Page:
Fairy Garden Plant Abuse

The instructions and care tag for this plant should be ……”provide unrelenting abuse”.

air-plant-abusedI am ashamed to admit that I am not the best plant nurturer around, but this time I’ve out done myself. While shopping for a few plants to use in display gardens for a show I impulsively grabbed a few interesting things called air plants. I believe they were $1.50 each . I went home armed with all the information I had about these plants which was..they were called air plants at the nursery and they had been displayed laying about on a screen.

I deduced that soil was undesirable. I loosely wrapped a bit of thin wire around them and ‘picked’ them into a sandy area of an arid fairy garden display for the show. And away we went out into the snow storm to the show.

After the show I  didn’t see the air plants in the bottom of the box I was unpacking and they were stowed into the attic in the empty box for about 2 weeks . When I next discovered them I brought them downstairs and just popped them into a small empty clay pot so they would stand up. Next thing I knew the cat had them! I rescued one immediately but the cat was on to me and dashed up the stairs into an inaccessible crawl space under the eaves.  For several days I could sometimes hear the cat playing with plant. This involved biting it, tossing it in the air, batting it around up and down the stairs etc. All the usual cat nonsense.

Finally, I did get my hands on the poor abused plant, popped it back in the clay pot and down graded the abuse to simply ignoring it completely. I couldn’t really tell if it was alive or not. It looked about the same as when I had last seen it…I’m not even sure how long ago that was, but today I noticed that it is growing and starting to flower!

I fully intend to rectify my complete ignorance about this plant. What do you know about these marvels?

As always keep having a  fairy good time …and hello, welcome and thank you to all my new followers. Feel free to shoot me a line. Always happy to hear what others are doing in the fairy garden and miniature garden DIY world.

Where did all this fairy garden nonsense come from anyway?

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I was poking around in Google Trends the other day doing some keyword trend research and discovered a few interesting tid bits of information. I was looking at the historical popularity  or the two search terms’ fairy garden’ and ‘miniature garden’ and here’s what I found.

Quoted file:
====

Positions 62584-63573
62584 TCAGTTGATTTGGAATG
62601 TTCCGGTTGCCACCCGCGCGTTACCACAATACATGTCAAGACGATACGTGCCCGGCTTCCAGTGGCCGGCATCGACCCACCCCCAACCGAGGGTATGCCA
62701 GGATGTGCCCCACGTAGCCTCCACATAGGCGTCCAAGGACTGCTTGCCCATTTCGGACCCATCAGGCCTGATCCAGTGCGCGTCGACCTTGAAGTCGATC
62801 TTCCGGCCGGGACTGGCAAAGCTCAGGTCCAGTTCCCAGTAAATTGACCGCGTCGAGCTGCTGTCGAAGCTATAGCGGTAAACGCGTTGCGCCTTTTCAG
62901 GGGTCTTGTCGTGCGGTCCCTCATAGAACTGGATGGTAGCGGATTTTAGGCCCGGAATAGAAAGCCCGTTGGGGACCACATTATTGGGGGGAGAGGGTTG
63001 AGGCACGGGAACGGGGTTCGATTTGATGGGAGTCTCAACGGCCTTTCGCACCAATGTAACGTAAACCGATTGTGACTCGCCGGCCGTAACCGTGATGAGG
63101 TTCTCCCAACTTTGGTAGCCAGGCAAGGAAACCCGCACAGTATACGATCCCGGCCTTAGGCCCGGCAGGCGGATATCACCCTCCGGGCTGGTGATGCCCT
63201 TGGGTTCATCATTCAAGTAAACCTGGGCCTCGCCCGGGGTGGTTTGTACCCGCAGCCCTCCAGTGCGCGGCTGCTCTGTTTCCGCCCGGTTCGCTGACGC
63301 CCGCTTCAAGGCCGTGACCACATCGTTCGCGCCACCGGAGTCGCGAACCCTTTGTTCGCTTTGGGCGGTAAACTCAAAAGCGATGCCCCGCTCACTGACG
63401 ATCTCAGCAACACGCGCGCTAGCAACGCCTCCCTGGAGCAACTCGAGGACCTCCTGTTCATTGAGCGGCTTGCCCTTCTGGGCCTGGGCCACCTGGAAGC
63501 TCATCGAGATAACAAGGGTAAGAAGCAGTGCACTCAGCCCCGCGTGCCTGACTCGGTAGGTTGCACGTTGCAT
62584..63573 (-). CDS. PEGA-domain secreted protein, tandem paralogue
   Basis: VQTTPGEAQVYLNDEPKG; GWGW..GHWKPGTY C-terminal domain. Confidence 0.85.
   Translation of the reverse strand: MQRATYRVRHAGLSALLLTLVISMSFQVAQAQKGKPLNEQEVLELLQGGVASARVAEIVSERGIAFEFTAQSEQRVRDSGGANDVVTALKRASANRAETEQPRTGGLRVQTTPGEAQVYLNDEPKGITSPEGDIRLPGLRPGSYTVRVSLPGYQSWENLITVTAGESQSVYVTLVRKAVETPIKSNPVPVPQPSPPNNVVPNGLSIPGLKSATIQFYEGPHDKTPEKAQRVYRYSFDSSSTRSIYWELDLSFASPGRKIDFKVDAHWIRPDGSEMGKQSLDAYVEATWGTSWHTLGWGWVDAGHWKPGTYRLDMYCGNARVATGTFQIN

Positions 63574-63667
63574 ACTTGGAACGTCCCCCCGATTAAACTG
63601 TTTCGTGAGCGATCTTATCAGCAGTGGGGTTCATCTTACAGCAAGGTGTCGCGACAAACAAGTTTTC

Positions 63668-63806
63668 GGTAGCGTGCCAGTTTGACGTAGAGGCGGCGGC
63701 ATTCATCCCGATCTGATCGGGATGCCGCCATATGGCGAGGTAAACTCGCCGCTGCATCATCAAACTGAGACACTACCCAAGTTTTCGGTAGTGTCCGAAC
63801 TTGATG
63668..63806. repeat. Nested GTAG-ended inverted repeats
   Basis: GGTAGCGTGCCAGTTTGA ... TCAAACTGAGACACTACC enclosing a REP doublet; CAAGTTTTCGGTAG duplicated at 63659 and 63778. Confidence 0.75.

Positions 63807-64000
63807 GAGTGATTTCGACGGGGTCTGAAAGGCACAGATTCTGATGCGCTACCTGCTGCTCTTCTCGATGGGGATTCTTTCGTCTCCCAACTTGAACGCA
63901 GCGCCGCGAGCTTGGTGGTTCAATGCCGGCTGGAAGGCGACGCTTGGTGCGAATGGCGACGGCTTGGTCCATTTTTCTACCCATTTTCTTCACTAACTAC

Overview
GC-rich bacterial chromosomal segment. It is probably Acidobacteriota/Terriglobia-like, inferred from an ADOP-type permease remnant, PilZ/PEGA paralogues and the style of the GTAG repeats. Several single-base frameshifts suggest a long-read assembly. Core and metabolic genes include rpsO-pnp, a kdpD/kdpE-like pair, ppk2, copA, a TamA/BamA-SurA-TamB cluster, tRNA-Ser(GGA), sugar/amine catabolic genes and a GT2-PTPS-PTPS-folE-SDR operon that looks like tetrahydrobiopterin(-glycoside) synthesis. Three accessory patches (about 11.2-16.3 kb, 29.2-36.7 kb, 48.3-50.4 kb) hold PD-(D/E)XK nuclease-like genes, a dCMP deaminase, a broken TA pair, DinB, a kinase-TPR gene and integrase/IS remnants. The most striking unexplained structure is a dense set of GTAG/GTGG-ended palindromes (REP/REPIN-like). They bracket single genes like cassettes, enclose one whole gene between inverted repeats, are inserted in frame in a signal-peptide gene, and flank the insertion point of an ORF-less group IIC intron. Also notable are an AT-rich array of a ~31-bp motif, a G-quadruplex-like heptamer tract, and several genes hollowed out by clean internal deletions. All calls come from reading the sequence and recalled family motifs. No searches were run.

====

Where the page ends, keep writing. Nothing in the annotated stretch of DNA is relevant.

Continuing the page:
The data starts in 2004 and of the 6 most interested nations in the term fairy garden only the United States shows enough interest to have data ranging back to 2004. however the US comes in at only fourth in over all interest.The other five in order of most interest shown in fairy garden and miniature garden and when it started to show is shown below. I all cases fairy garden was a more popular term than miniature garden.

‘Fairy Garden’                                               ‘Miniature Garden’

Australia 2007                                                 2011

South Africa 2007                                            not enough interest for data                                           

UK  2006                                                         2007

(US 2004 and beyond)                                    2004

Malaysia 2012                                                 not enough interest for data

Canada 2012                                                  2012

So now we know ..all this fairy garden nonsense came from the good ol’ US of A.

What does this data mean? I’m not sure. But I  was surprised that fairy gardening seems to be an enduring American interest rather than a trend or fad.  I had suspected that I would find that the UK showed a more historical interest. I also hope it means that Canada is just getting started and that this interest will endure:) That would be good news for fairygarden.ca

 

 

 

 

 

 

 

 

Fairy Garden Shabby Chandalier

Fish Hook Chandelier

Fish Hook Chandelier

Inspired by an image on Pinterest of a miniature chandelier made out of a fish hook I gathered up some supplies and decided to give it a go.

First off – who knew fish hooks came in such an array of sizes. I decided to buy several sizes but settled on one about 1 1/2″ high for my experiment.

Step one -squeeze those nasty little barbs on the fish hooks until they are good and flat ( pliers) and nip the pointy ends from the hooks with a a little wire cutter.